The FDP director survey underwent two pretests with purposive samples of FDP directors selected for their expertise and because they represented a range of FDP types (e.g., one-year, community-based program, two-year, full-time residency focus). We administered the questionnaire between July and September 1998 and asked the directors to provide numerical answers (e.g., “What was the planned, overall length of enrollment in this FDP?”). We also asked them to provide the number of annual enrollees and the number of years the program had operated. We included instructions for preparing and returning complete rosters of qualified enrollees—family physicians who had participated in HRSA-funded FDP activities for six months or longer during the 1994–1997 time frame. These qualified enrollees listed on the director-provided rosters were the subject of phase two.

Phase two concerned the enrollee questionnaire, which was pretested with a non-overlapping subset of primary care FDP graduates prior to its being administered to the participants. We mailed up to three survey packets to 616 qualified enrollees, the first in late October 1998. We sent a postcard-type questionnaire to non-respondents in early February 1999 and collected all respondent and non-respondent data by the end of February 1999.

The enrollee questionnaire consisted of 51 items divided into three sections. In the first section participants used a five-point Likert scale to rate the degrees to which their FDPs had helped them improve key socialization skills taken from a model curriculum for physician faculty development.2 In the second section participants reviewed the descriptions of three CR types adapted from academic and corporate career literature,9,10 and entered the total number for each type with whom they had “initiated or strengthened a professionally helpful relationship directly because of FDP participation.” The CR types were:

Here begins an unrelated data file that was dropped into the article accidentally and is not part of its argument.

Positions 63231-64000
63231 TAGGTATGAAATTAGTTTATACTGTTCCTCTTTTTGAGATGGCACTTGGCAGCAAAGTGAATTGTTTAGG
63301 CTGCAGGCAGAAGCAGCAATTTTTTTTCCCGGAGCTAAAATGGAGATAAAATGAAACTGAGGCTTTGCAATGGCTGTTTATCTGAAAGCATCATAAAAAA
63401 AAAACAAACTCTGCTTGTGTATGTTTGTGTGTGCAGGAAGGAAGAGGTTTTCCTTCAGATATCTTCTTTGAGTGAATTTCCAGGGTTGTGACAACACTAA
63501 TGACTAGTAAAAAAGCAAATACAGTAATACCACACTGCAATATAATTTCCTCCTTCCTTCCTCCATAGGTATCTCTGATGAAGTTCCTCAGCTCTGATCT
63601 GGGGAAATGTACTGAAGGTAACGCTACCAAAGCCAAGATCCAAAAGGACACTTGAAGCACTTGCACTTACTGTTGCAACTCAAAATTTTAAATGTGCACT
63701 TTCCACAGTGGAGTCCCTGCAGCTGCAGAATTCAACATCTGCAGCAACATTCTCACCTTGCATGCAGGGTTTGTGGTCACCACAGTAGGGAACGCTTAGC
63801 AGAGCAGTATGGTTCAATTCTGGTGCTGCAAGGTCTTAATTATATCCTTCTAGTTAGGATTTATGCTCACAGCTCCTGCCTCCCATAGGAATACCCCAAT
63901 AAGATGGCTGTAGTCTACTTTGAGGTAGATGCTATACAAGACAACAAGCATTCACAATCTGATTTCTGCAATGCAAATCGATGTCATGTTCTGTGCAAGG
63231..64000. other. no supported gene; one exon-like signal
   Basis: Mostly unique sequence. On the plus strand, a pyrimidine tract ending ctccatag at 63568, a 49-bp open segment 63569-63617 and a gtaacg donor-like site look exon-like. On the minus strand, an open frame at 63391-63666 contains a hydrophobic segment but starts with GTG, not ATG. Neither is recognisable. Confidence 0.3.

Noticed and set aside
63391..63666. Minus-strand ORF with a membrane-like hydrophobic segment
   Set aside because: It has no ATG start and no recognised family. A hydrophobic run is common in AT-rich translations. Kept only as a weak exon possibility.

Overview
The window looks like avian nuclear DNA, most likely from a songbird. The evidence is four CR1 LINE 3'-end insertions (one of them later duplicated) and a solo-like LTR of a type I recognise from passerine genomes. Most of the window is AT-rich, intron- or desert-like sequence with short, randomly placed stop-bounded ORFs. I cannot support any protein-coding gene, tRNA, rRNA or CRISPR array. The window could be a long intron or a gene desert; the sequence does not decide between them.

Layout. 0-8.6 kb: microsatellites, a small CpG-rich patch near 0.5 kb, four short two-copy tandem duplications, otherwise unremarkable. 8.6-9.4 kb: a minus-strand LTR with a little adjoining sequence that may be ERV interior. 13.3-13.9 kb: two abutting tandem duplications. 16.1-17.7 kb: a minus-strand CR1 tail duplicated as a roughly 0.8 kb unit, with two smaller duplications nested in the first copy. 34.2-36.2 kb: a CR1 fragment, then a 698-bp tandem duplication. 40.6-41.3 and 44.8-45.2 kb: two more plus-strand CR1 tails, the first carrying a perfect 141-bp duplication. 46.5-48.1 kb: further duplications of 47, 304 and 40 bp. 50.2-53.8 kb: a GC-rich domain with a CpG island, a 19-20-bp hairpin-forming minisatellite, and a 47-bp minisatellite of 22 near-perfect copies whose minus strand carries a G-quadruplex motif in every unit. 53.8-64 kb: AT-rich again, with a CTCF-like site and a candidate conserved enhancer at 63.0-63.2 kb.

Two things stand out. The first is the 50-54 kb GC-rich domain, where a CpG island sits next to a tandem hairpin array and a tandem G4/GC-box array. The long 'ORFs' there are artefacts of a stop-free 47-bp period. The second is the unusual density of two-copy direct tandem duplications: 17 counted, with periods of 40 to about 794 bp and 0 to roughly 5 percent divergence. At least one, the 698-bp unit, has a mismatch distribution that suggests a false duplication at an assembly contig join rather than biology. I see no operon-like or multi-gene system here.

* Mentors, who are often in advanced career stages. They foster academic identity, confidence, and career advancement. Mentors might link someone to new opportunities and people, or advise on career goals.

* Peers, who are often at similar career stages. They provide informal feedback and friendship. With peers a faculty member might discuss difficult students or team teach a continuing medical education workshop.

* Academic consultants, who provide specialized help in activities and projects that aid efficiency and quality. Academic consultants might assist with data analysis or edit meeting abstracts.

In addition to the above CR types that had already provided career support, participants also entered a total number for FDP colleagues who had not yet provided career help but were perceived likely to do so “if asked in the coming year.” We included these perceived colleagues because of the psychosocial benefits attributed to them.13 Participants were instructed to enter each FDP colleague only once in the above categories.